TechReady Day 3 and 4: Windows Server 2008

My schedule on day 3 and 4 was very heavy on sessions dealing with virtualization and various Windows Server 2008 topics. I mentioned it in my previous post but there is a tremendous amount of integration and collaboration between the virtualization teams and the management teams. I asked a several questions and had some discussions with various program managers from the teams around dynamic data center scenarios, large scale test lab scenarios, etc. These are absolutely on the radar screen and if you look at the technologies the teams are focused on like quick migration, live migration, intelligent placement, powershell everywhere, etc. you can see the foundational components required for those scenarios will be coming online over the next year and in concert with all of the System Center products being released as well.

On the Windows Server 2008 front, there is a large amount of improvements coming across the board. I came out to Seattle 2 days before TechReady to attend a Server 2008 Airlift which was basically 2 days focused on 2008 features. The big ones are obivously Server Core and Windows Server Virtualization but two others I learned a lot more about are the improvements in clustering with 2008 and in dynamic hardware partitioning. On the cluster front, there have been significant improvements in storage, networking, and UI. The storage changes make clustering much more SAN friendly and the network changes eliminate the need nodes to be on the same VLAN. There is also a much more robust quorum model that eliminates the quorum disk from being a single point of failure.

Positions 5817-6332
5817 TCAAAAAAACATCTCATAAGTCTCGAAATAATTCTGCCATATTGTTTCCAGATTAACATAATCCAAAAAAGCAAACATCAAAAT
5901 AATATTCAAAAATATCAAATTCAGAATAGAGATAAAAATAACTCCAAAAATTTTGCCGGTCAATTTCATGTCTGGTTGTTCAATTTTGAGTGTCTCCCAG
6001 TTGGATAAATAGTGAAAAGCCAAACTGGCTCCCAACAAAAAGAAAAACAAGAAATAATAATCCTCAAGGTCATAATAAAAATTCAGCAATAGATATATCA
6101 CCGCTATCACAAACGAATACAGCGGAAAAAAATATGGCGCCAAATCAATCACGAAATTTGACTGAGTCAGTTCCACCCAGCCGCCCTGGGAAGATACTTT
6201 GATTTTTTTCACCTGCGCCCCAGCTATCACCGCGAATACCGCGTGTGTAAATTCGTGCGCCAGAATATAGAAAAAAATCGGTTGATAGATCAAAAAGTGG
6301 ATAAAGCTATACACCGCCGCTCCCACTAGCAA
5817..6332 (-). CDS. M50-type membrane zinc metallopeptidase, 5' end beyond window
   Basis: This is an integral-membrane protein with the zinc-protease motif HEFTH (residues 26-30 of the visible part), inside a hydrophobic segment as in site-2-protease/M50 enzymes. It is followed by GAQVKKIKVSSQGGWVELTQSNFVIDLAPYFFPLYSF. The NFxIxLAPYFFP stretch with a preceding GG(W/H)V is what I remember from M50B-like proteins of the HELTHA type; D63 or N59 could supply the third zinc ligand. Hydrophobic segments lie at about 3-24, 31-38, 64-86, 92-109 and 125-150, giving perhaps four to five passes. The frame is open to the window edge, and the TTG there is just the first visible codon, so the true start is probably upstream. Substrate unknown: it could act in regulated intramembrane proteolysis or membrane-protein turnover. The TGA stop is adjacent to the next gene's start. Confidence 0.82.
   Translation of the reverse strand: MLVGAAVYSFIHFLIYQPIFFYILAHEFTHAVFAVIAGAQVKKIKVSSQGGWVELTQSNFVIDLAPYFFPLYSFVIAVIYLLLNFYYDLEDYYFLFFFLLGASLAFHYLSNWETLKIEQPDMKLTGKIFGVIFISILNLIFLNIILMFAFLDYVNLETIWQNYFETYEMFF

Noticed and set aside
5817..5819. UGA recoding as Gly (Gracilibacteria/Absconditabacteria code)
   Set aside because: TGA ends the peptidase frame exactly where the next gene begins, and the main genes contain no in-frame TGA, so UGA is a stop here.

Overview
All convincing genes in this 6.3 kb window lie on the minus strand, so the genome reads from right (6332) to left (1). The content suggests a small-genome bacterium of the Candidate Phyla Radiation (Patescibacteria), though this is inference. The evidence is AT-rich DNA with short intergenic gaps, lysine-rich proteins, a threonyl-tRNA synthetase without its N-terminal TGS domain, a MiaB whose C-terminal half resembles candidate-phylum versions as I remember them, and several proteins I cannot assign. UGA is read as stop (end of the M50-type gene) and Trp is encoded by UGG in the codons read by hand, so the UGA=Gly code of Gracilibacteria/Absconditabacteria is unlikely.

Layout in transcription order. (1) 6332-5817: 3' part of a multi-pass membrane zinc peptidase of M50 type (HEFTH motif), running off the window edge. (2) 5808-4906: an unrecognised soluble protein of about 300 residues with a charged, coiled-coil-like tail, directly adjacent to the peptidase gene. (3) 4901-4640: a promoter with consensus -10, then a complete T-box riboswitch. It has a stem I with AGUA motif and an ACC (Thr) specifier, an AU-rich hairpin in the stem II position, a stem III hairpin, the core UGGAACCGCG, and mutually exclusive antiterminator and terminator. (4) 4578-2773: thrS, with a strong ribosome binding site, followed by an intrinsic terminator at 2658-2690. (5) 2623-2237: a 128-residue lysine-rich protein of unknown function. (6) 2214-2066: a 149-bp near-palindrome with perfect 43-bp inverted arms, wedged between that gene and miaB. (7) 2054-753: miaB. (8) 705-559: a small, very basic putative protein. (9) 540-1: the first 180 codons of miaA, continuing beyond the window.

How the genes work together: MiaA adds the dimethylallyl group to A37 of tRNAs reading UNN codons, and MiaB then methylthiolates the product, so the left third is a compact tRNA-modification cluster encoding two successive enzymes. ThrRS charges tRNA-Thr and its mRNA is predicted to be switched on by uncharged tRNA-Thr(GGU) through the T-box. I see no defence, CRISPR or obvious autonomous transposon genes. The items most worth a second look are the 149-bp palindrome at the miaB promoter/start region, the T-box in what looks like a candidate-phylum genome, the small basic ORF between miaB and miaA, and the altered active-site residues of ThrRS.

On the dynamic hardware partitioning front, I saw a demo video of a massive 32 processor NEC server that when combined with Windows Server 2008 provides the ability to hot add processors, ram, and NICs to a running system. It also allows you to physically partition the server into multiple physical servers as well as allocating resources as hot spares.

The combination of Server 2008, WSV, and System Center really take the Windows platform to a new level. For infrastructure architects, the platform provides technologies to implement much higher availability, secure, and dynamic infrastructures. Over the next several months I'm going to update some of my reference architecture documents and my test lab so I can share out some specific examples. 

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